While I’ve been in Manhattan, KS and exploring the nearby Konza Prairie, I’ve tried to take some pictures every once and a while. Below, posing nicely on a classmate’s leg, is an insect which will represent it’s suborder, Heteroptera, for tonight’s Monday Mandarin Meanings:
In Mandarin, this suborder of bugs is termed bànchìmù:
I can say “bugs” because Heteroptera is within the order Hemiptera, the “true bugs”.
The first character, bàn, means “half”, chì means “wing”, and mù means “Order”, as in taxonomic Order. Heteroptera is called the “Half Wing Order” because part of their wings are harder than the other part, which can be seen by the lines that form a triangle on the rearward face of the wings in the photo above. I apologize for my imprecise wing part descriptions – I’ve never been great with wing terminology because worker ants don’t have wings! Wikipedia reminds me that the hardened portion on the wings is called “hemelytra”, similar to “elytra”, the entirely hardened forewings of beetles.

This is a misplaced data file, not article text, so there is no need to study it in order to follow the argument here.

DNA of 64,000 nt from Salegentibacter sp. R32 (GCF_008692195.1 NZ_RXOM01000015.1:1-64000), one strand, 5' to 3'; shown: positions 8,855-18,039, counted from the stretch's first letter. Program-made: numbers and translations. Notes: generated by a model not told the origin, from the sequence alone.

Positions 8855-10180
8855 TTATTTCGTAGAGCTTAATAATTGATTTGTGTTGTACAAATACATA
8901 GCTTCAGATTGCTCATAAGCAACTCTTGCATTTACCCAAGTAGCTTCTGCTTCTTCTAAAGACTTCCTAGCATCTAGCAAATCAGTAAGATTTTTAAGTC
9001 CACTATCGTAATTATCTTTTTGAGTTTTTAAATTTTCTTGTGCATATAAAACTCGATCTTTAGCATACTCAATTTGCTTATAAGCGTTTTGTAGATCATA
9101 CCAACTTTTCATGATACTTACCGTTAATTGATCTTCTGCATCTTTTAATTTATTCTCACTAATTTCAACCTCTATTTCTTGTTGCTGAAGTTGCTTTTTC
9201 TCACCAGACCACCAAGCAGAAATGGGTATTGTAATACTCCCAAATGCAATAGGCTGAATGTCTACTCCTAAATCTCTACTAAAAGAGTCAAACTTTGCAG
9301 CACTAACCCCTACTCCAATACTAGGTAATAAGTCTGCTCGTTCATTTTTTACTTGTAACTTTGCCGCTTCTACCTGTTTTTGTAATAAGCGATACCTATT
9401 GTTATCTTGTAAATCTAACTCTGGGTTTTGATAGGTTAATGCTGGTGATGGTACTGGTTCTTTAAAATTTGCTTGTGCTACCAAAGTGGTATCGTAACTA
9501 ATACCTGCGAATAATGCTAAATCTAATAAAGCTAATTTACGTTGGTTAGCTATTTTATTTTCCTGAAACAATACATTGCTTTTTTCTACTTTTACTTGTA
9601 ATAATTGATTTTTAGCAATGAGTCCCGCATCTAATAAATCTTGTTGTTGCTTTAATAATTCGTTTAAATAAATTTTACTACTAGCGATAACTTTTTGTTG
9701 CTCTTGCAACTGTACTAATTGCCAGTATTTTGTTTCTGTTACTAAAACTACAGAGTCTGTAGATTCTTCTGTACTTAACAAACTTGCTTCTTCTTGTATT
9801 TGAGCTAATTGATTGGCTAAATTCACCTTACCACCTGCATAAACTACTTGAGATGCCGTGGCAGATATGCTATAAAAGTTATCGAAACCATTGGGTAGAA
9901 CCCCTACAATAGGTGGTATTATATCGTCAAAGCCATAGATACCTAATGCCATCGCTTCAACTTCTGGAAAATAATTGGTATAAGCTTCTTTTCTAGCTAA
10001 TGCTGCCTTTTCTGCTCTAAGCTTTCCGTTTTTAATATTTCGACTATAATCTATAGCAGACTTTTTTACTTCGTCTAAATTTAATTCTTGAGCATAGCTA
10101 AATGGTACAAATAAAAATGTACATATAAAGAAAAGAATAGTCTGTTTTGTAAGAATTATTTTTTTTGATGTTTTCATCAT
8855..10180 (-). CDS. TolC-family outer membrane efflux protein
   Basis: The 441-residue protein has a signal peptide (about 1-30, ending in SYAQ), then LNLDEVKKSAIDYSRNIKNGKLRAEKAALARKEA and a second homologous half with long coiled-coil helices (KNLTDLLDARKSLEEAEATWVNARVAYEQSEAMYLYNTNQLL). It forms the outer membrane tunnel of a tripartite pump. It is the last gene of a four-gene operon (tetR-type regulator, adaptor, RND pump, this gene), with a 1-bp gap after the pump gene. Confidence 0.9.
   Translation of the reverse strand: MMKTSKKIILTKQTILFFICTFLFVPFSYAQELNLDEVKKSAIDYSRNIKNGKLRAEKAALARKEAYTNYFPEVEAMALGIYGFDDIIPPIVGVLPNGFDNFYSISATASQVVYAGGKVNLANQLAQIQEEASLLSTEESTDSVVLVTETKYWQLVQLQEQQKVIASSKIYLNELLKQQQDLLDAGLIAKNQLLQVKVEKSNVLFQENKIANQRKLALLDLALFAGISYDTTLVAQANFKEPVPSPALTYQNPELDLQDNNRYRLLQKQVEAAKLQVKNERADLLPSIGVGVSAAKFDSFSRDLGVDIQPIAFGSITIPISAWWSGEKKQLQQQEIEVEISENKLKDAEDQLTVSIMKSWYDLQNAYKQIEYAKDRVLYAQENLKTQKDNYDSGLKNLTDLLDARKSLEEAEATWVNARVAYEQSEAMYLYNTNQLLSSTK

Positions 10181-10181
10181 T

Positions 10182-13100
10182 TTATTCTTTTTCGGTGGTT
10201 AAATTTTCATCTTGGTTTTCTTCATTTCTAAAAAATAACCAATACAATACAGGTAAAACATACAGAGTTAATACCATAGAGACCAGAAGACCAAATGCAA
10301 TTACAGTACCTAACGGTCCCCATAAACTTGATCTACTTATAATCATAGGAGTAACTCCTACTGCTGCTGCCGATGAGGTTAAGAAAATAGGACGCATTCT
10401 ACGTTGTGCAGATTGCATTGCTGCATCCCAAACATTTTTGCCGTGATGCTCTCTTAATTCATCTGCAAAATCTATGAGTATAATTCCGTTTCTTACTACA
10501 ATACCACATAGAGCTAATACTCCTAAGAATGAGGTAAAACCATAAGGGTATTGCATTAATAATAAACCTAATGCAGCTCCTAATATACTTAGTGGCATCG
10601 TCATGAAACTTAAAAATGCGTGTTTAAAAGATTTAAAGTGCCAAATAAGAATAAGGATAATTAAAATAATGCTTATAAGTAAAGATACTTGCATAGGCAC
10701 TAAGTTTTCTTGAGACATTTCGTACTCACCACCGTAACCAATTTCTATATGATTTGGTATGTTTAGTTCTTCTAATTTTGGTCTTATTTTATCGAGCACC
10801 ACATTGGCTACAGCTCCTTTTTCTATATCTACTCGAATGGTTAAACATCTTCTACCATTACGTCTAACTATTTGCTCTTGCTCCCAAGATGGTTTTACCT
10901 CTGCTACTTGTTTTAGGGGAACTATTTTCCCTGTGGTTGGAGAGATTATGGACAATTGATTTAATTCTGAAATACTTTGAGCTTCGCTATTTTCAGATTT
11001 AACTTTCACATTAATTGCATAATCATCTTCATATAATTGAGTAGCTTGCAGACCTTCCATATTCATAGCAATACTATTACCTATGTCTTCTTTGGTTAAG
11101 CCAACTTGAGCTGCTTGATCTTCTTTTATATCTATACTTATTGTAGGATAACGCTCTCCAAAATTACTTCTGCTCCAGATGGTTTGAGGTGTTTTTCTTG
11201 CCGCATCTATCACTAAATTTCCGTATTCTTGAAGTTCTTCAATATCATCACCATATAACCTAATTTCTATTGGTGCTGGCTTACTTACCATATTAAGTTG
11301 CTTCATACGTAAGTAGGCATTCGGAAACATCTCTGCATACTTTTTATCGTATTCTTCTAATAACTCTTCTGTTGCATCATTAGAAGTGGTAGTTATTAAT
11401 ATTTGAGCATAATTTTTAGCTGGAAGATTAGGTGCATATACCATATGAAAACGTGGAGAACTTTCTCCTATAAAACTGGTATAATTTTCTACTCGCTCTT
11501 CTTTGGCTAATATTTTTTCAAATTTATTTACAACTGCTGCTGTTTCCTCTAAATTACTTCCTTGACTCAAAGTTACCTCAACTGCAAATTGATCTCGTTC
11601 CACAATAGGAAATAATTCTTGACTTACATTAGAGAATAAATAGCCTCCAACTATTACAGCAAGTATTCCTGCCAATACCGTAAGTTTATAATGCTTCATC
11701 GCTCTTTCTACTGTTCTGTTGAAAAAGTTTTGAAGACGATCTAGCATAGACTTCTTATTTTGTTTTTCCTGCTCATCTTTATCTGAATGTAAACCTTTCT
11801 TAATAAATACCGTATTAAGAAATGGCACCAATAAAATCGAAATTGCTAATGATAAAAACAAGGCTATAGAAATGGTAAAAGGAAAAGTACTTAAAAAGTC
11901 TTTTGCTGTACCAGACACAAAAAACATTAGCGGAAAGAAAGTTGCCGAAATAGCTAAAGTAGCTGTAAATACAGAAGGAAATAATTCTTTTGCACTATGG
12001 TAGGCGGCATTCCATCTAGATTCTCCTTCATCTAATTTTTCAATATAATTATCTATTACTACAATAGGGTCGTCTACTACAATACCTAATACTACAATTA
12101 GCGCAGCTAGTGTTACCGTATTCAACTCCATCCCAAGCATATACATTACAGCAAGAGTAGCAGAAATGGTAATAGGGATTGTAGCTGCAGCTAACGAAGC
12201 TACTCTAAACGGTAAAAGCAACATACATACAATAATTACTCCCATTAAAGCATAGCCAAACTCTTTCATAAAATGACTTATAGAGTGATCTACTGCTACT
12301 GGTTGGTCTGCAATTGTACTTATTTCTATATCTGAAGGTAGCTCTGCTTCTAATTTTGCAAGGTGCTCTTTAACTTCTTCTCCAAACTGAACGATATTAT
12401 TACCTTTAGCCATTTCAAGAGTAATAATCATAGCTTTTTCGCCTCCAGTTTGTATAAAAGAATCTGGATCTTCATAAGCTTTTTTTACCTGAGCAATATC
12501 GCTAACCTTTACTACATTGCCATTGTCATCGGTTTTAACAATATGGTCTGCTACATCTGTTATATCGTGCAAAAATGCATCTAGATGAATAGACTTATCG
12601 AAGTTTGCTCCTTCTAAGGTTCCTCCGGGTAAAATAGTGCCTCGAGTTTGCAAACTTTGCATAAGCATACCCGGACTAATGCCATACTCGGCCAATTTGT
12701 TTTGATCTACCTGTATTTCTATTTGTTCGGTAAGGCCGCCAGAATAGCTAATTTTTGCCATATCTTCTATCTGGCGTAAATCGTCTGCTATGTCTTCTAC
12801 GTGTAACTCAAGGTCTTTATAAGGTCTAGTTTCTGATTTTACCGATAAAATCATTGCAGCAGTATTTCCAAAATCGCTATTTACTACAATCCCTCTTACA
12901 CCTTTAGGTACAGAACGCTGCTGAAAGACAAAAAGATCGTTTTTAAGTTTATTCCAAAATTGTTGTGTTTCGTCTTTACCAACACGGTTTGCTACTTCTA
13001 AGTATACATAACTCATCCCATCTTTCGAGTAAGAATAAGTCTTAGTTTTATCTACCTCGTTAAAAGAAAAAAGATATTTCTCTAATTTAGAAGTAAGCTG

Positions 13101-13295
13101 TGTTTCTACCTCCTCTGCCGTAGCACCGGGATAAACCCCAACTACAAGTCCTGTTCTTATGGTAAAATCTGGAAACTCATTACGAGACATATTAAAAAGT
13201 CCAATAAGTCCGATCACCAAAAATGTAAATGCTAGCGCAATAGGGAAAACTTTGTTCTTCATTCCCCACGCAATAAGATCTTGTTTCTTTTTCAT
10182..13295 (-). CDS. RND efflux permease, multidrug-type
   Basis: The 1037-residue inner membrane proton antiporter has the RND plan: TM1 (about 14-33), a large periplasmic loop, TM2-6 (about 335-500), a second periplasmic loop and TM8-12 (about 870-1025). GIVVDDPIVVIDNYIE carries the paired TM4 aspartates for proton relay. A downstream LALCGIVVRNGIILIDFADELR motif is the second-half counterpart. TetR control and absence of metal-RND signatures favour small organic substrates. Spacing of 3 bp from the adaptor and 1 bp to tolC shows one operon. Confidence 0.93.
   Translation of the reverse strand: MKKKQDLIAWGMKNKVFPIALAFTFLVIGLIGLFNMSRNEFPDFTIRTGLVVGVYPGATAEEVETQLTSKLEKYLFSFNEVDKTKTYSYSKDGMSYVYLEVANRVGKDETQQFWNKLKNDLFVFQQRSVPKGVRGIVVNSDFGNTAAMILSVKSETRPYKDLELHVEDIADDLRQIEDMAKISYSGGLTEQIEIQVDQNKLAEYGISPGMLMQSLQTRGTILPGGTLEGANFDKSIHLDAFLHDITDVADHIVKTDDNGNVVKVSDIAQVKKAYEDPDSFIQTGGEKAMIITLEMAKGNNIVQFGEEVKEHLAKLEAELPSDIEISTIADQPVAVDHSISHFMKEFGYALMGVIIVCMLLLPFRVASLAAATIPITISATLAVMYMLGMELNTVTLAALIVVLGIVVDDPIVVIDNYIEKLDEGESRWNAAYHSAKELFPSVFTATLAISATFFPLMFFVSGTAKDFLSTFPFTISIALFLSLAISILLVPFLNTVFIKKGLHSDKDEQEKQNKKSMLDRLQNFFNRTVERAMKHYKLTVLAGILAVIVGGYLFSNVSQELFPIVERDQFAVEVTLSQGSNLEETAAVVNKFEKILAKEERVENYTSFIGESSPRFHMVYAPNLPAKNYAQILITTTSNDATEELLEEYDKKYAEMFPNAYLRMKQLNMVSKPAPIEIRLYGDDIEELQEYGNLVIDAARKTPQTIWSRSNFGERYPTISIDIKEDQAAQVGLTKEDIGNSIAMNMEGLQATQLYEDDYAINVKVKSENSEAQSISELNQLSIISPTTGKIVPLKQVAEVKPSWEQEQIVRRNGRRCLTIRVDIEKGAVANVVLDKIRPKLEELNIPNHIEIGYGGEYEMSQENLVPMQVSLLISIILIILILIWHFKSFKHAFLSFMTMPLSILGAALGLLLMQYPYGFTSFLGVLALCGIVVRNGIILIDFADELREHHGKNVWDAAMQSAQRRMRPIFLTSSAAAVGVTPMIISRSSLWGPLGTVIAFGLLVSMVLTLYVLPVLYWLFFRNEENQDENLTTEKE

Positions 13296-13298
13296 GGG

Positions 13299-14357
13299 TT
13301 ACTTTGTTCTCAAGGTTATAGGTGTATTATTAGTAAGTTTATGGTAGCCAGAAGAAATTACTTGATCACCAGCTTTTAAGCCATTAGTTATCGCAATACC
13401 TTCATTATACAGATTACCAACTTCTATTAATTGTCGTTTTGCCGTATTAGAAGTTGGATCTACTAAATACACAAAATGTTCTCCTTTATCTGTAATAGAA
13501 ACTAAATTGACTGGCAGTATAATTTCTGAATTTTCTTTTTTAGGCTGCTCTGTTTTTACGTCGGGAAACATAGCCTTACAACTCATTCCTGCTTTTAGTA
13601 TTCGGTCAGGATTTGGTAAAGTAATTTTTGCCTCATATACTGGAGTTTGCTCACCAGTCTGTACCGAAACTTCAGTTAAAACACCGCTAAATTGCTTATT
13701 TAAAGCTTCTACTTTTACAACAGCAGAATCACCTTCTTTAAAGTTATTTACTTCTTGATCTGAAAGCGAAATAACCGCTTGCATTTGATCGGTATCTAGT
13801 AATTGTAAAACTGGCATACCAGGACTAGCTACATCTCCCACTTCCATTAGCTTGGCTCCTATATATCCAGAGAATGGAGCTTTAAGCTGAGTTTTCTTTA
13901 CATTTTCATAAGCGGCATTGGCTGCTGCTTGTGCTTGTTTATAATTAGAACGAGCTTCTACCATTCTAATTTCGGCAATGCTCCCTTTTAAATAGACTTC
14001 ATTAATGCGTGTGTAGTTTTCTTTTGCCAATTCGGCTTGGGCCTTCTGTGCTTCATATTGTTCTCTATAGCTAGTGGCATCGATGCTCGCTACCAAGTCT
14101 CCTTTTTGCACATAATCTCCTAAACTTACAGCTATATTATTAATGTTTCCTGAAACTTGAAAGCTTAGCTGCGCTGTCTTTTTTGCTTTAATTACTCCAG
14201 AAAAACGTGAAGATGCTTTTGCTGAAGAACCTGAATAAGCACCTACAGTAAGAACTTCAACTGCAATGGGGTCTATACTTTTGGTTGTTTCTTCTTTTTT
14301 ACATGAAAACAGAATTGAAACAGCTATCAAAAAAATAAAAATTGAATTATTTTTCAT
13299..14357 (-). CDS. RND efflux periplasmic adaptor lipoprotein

I like Hemipterans because I think many of them look kinda cute, cool, or both. Case in point: here.